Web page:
Television’s winter premiere season is officially here! With all of the new TV programs airing these next few weeks, Amber West and I have a ton of homework to do. But before diving in, we’ve decided to revisit one of our still simmering reviews (SSTV) from last year. You know… the television programs we weren’t exactly sure how to rate after watching the first few episodes.
My selection—NBC’s Chicago Fire. Will it move up the ladder after watching more episodes? Or fall down?
There’s just something about firefighters… they’re sexy, courageous, generous, and did I mention sexy? But seriously, can you imagine the pressure our firefighters are under on a daily basis? Saving lives; risking their lives; protecting everyone, including one another, at all costs; living with some of the highest levels of stress imaginable—they really are heroes.
Created by Dick Wolf (creator of all the Law & Order series), Chicago Fire follows a group of firefighters and paramedics as they serve Chicago and work to maintain and balance their personal lives. And, as if the job isn’t tough enough, the new drama starts off with these brave men and women losing one of their own.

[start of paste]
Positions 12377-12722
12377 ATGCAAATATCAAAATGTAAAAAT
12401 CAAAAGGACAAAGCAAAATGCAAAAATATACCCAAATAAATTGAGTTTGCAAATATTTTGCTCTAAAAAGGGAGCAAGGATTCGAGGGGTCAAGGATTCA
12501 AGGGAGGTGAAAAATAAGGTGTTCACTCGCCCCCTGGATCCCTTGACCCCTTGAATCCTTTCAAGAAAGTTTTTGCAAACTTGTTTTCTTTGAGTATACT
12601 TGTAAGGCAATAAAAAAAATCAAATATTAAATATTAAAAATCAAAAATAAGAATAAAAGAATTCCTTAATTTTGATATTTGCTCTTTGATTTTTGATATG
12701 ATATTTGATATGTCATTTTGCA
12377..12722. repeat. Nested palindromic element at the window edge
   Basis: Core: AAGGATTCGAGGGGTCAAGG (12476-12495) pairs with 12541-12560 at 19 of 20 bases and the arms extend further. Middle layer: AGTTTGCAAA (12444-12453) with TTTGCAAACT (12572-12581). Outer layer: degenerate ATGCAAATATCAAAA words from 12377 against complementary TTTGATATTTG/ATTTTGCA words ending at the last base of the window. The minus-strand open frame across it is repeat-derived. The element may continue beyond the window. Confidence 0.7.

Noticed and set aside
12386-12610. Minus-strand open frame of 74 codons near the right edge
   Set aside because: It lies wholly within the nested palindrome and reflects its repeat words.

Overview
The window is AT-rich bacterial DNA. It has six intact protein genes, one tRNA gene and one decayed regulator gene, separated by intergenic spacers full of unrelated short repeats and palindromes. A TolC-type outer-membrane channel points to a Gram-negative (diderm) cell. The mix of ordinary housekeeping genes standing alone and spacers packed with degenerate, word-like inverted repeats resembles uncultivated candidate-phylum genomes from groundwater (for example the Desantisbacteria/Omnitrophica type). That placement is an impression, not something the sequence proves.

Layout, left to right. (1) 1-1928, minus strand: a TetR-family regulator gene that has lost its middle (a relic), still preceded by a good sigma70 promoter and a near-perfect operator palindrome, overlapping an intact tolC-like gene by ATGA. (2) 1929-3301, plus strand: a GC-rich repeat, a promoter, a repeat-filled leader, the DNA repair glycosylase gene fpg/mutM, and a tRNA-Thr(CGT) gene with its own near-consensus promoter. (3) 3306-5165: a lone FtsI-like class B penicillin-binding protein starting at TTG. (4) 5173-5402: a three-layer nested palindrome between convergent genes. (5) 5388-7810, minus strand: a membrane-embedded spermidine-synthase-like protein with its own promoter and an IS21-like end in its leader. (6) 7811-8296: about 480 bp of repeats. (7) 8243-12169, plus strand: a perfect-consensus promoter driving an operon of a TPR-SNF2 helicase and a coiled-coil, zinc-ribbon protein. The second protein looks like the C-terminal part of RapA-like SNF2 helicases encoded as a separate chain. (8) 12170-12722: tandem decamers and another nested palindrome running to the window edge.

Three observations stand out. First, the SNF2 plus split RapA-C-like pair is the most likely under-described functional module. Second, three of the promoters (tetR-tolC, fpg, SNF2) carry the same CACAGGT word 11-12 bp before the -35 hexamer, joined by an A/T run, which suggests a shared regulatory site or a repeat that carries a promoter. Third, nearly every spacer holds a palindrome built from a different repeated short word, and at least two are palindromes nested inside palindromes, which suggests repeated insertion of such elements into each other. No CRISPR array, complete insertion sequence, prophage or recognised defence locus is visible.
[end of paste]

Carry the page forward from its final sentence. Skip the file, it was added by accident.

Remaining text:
Now, we all know that every fire starts with an ignition source; and with Chicago Fire, that source would be the sexiness. Just look at this cast: Jesse Spencer (House) as Lt. Matthew Casey; Taylor Kinney (The Vampire Diaries) as Lt. Kelly Severide; Eamonn Walker (Oz) as Chief Wallace Boden; Charlie Barnett (Men in Black 3) as Firefighter Peter Mills; and Lauren German (Happy Town and Hawaii Five-0) as Paramedic Leslie Shay. The series also stars David Eigenberg (Sex and the City) as Firefighter Christopher Herrmann and a few ladies I’m not familiar with (Monica Raymund and Teri Reeves). Plus, for those Fairly Legal fans (may the show rest in peace), Sarah Shahi has recently joined the cast…
But, is all of this eye candy enough to keep us coming back for more?